• It might uncover your pain triggers. For instance, someone who suffers from migraines might realize that caffeine is a trigger after they review several weeks’ worth of entries and realize that they drank caffeinated soda or ate chocolate prior to each migraine.

  • It will confirm which therapies and treatments are working the best for you.

  • You will find out if anything has changed in terms of your pain level or condition and if any patterns have emerged. From day to day, it all blends together. Looking back, it’s easier to spot changes or trends.

  • You might conclude that you need to adjust your medication and/or when you take it. The recordings in a pain medication diary can assist you in keeping track of what medication you’re taking and at what intervals.

  • You might determine that you’re suffering from side effects, whether they be from medications or your condition itself. If you are dealing with this, you’ll be aware and can get the help you need to resolve this.

  • It will empower you by giving you more control and knowledge about what’s happening to you and what you’re feeling. By documenting what you’re experiencing, you are taking charge and proactively doing something to improve your life.

What Should You Record?

You might be wondering exactly what information you should include in your pain diary. Below is a list of ideas for each of our entries:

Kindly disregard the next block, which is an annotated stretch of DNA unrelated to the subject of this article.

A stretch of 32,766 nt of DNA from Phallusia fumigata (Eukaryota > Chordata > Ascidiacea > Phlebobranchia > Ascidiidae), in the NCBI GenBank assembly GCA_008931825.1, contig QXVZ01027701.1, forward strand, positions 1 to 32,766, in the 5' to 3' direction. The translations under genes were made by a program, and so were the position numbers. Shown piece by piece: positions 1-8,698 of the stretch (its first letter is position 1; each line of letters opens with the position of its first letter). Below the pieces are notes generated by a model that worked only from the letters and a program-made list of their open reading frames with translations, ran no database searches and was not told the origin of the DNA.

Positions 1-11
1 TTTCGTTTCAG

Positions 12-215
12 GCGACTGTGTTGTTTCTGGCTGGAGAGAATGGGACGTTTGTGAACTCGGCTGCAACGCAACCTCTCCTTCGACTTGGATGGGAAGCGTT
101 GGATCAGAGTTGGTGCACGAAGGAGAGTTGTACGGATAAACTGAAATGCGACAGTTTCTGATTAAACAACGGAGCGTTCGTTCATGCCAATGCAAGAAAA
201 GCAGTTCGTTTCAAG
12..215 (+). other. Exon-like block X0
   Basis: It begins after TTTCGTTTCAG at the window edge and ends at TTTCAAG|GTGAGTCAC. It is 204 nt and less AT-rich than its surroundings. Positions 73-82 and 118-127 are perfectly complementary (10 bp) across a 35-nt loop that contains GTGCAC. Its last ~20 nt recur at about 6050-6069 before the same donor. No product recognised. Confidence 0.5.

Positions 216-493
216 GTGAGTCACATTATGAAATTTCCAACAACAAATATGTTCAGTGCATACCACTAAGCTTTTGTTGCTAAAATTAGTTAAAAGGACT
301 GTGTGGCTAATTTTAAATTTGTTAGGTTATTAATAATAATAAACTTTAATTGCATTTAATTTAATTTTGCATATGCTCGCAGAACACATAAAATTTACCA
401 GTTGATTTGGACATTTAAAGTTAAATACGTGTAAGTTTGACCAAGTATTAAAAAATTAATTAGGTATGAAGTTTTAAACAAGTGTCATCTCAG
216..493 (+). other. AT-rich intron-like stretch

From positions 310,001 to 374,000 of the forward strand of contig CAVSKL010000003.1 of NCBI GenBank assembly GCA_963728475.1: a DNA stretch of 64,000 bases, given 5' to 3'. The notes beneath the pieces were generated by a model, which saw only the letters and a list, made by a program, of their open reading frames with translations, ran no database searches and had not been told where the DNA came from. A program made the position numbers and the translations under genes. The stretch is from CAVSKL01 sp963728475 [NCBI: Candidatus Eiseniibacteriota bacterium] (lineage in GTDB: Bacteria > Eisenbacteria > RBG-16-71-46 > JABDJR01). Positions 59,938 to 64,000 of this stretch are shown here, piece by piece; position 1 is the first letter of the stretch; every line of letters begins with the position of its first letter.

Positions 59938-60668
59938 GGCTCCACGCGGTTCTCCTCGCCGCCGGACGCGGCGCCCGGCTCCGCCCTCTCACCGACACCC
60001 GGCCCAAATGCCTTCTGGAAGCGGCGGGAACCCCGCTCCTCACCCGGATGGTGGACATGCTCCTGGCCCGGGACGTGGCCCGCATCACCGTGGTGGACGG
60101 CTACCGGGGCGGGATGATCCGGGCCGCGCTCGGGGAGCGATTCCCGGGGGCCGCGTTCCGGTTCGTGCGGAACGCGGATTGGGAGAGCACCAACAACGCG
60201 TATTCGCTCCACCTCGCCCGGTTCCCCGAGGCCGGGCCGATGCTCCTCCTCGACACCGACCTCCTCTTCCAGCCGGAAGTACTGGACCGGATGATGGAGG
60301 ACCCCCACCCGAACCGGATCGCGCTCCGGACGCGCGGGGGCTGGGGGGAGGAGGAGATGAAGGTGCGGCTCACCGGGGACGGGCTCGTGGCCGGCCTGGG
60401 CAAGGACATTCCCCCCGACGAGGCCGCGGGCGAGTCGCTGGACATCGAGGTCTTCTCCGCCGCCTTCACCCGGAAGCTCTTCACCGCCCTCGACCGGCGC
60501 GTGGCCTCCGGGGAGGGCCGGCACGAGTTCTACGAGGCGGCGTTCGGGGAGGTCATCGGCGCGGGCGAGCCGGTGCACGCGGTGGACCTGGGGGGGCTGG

• Date and time. Note that it’s not advisable to make a note every single time you feel any type of discomfort or pain. Not only would this be too time-intensive but may also cause you to become overly focused on any and all negative sensations. Instead, it’s recommended that you choose between one and three scheduled times a day to document your thoughts (1) and then stick with that. If you do, writing journal entries will also become more of a habit.
  • What has happened since your last entry.
  • The location of your pain.
  • The duration of your pain.
  • How intense or severe the pain felt. Rate the intensity on a 1-10 scale with 1 being no pain and 10 being the worst pain you’ve ever experienced. 
  • The frequency of the pain.
  • An accurate and detailed description of your pain. Use words like throbbing, stabbing, sharp, dull, and achy to describe what you felt.
  • How your mental state was during the pain episode. Record any emotions you felt during this time (like frustration, anger, or helplessness).
  • If the pain was bothersome enough that it disrupted any regular activities (like working, sleeping, socializing, or exercising).
  • Possible triggers that you believe may have caused the pain to occur.